Genentech Inc. reported that its DNase cystic fibrosis treatmenthas demonstrated effectiveness in Phase II clinical studies.

University of Washington investigators on Sunday were topresent data from 181 CF patients treated with the South SanFrancisco, Calif., company's recombinant human enzyme, whichdigests the DNA from white blood cells. White cells accumulatein the mucus, adding to already thickened secretions thatcharacterize the inherited disease.

Patients treated with the drug for 10 days showed statisticallysignificant improvements in lung function compared withpatients given a placebo.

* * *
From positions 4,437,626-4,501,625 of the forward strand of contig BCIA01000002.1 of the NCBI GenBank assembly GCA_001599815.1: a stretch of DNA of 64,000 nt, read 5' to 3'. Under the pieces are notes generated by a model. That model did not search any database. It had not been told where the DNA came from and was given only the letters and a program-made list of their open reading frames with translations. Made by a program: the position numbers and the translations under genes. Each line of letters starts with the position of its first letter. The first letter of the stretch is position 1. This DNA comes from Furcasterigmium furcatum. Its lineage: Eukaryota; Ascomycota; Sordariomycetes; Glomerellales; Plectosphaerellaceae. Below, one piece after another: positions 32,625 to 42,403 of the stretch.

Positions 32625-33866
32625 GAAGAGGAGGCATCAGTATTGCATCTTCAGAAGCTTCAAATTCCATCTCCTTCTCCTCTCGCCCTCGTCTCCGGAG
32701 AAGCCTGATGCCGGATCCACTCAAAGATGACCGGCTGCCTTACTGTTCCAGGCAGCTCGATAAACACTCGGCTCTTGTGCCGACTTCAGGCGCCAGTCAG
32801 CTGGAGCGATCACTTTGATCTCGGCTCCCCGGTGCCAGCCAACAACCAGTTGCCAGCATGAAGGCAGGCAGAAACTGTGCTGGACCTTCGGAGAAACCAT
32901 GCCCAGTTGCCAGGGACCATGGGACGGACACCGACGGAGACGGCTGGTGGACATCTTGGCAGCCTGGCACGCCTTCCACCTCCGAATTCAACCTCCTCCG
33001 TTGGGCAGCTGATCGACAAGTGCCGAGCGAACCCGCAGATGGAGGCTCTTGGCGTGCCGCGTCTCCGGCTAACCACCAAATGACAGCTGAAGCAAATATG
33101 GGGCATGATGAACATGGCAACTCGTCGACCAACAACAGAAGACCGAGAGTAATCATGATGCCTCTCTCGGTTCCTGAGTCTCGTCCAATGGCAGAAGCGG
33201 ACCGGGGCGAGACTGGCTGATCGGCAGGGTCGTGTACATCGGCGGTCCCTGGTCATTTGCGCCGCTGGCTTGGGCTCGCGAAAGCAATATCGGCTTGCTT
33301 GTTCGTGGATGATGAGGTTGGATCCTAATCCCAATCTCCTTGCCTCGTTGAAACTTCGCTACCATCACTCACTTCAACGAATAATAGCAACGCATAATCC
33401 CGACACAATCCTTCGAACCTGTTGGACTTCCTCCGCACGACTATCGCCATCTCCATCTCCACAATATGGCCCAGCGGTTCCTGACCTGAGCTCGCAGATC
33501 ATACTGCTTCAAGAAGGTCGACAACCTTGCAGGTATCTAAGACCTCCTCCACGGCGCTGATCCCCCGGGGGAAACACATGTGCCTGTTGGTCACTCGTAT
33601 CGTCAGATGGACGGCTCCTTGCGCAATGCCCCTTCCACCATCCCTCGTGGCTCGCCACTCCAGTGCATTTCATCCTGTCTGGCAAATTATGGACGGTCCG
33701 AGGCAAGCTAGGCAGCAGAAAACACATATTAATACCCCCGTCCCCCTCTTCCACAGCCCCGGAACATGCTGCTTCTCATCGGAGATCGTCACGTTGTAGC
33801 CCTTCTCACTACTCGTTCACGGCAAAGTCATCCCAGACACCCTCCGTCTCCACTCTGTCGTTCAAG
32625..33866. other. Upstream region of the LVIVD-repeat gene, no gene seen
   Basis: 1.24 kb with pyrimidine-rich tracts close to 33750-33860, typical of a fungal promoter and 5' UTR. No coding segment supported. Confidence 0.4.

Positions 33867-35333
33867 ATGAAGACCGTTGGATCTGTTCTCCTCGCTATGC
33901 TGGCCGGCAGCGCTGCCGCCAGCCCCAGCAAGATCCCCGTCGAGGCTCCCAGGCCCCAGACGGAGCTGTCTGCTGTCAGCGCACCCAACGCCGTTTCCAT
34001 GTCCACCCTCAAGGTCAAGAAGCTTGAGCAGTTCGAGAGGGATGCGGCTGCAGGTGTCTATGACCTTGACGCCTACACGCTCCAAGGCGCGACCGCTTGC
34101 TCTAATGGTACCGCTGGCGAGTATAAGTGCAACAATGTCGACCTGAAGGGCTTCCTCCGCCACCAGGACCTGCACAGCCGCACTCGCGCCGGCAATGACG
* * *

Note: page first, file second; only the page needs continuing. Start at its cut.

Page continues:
The drug was administered in an aerosol, and all three dosestested gave significant pulmonary results, with no adverseeffects seen. A repeat dose after the 10-day course was alsowell-tolerated.

Lung function data included a 10 percent to 12 percentincrease in mean forced vital capacity and a 12 percent to 14percent mean forced expiratory volume in one second.

Phase III testing of aerosolized DNase is in progress, and theagent is also being evaluated clinically for chronic bronchitis,which Genentech estimates affects more than 7 millionAmericans.

Test tube results also presented at the American Federation ofClinical Research meeting in Baltimore showed that DNase canincrease the effectiveness of antibiotics in CF patients,apparently by breaking up the mucus.

-- Roberta Friedman, Ph.D. Special to BioWorld

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